A study published in the Journal of Experimental Medicine identified certain antibodies that exist in the joints prior to the development of rheumatoid arthritis that are responsible for the unexplained joint pain observed independent of disease activity. The findings could present a general mechanism in autoimmunity and could pave the way for new ways of reducing non-inflammatory pain caused by rheumatoid arthritis and other autoimmune diseases.
"We all know that inflammation is painful," said corresponding author Camilla Svensson. "But pain can appear before any sign of inflammation in the joints and can remain a problem after it has healed. Our aim was to find possible mechanisms to explain that."
Joint pain is a common early symptom of rheumatoid arthritis. However, even before the onset of this joint pain, the body starts producing immune antibodies to attack proteins in the joints. Researchers from the Karolinska Institutet in Sweden looked into how these antibodies cause pain. To do so, the researchers injected cartilage-binding antibodies into mice, which served as a model for human rheumatoid arthritis.
After analyzing the effects, the researchers observed that the mice exhibited higher sensitivity to pain even before they could see observable signs of inflammation in the joints. Also, they noticed that antibodies designed to not activate immune cells and trigger inflammation were also found to induce pain-like behavior in the injected mice, also suggesting increased pain sensitivity in the joints. (Related: Rheumatoid arthritis linked to vitamin D deficiency, researchers find.)
Furthermore, the antibodies injected into the mice formed clusters called immune complexes, which consisted of antibodies and proteins in the joints. These complexes triggered pain cells through Fc-gamma receptors present in pain neurons within the tissue. The researchers then cultivated these pain neurons from the mice and found that pain cells activate when they come into contact with these immune complexes. The antibodies within the complex can thus act as pain-generating molecules themselves, completely independent of the activity of the immune cells.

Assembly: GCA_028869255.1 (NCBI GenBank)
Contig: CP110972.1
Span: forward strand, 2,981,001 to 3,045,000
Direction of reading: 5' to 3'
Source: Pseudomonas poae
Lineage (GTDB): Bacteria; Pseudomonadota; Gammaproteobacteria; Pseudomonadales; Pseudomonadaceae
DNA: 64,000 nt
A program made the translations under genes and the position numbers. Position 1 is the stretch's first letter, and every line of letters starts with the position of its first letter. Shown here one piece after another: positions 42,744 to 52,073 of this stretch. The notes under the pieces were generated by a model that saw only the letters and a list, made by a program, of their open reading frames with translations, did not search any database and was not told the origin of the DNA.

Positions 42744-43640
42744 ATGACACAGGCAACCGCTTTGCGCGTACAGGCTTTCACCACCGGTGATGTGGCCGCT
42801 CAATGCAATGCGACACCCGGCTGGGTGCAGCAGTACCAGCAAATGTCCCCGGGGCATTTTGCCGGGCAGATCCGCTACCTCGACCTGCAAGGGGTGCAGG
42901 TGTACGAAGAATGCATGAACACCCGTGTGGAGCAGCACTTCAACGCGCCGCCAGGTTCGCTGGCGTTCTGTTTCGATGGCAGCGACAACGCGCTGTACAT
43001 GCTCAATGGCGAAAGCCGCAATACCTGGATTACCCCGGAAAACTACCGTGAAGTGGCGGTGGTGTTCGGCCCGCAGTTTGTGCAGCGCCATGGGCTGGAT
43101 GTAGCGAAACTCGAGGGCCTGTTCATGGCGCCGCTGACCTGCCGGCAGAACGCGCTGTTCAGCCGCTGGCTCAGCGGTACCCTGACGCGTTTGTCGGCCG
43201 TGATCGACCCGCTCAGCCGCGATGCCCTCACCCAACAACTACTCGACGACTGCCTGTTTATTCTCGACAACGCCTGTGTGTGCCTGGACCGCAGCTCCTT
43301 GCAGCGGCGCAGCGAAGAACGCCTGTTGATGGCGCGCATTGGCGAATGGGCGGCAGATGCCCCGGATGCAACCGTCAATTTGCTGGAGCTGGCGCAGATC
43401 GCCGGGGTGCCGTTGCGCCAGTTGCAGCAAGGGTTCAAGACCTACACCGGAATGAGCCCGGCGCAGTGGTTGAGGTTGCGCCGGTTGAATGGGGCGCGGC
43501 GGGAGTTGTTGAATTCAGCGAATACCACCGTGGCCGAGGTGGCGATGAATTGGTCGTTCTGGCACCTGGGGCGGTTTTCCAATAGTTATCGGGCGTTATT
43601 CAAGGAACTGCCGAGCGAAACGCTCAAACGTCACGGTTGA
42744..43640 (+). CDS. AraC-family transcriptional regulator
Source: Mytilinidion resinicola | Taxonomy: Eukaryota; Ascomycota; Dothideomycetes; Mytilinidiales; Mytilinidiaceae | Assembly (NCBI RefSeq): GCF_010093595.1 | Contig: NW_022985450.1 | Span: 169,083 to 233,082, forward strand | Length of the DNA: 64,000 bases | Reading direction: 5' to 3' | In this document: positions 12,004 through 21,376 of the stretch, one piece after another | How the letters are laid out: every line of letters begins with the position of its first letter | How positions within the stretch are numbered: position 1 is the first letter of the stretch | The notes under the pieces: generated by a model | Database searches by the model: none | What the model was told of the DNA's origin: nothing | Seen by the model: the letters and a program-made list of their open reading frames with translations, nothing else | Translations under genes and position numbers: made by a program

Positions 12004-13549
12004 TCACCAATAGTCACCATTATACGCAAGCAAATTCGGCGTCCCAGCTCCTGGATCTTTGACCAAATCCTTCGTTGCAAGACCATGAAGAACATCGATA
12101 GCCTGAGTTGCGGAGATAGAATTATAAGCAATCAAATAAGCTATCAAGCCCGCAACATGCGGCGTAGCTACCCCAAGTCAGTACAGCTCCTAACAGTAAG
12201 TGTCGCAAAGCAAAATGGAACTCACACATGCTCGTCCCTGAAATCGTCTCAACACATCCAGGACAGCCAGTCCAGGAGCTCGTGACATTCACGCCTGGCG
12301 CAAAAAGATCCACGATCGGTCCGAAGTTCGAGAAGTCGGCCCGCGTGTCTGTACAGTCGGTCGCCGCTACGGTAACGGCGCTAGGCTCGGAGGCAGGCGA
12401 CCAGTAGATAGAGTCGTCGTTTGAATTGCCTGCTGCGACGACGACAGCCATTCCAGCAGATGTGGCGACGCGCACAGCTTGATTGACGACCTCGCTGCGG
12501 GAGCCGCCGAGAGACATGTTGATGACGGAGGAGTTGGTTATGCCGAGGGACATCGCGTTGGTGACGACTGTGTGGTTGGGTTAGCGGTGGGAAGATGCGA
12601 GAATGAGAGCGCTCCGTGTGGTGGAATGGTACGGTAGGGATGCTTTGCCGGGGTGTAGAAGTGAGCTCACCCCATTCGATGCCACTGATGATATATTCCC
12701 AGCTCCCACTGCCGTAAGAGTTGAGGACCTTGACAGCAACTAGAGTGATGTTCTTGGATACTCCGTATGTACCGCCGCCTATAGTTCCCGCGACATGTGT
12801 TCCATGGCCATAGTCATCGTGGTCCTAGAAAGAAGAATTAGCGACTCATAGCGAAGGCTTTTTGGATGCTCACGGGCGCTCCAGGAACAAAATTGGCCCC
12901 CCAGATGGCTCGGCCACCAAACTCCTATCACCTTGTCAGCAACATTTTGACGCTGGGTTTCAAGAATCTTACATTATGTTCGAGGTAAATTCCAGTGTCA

"Antibodies in these immune complexes can activate the pain neurons directly, and not, as previously thought, as a result of the destructive joint inflammation," said Svensson. "The antibodies can affect the pain neurons also in conditions without any distinct tissue damage or inflammation."
While the study was conducted entirely in mice, the researchers showed that human pain neurons also contained antibody receptors holding the same function as those found on mouse pain receptors. This suggests that their findings could also be relevant to humans. In addition, due to joint and muscle pain being common symptoms of other autoimmune diseases, the researchers believe that their findings could also explain the non-inflammatory pain caused by those diseases as well.
The researchers hope that their findings could lay the groundwork for the discovery of a new way of reducing pain caused by rheumatoid arthritis and other autoimmune diseases.
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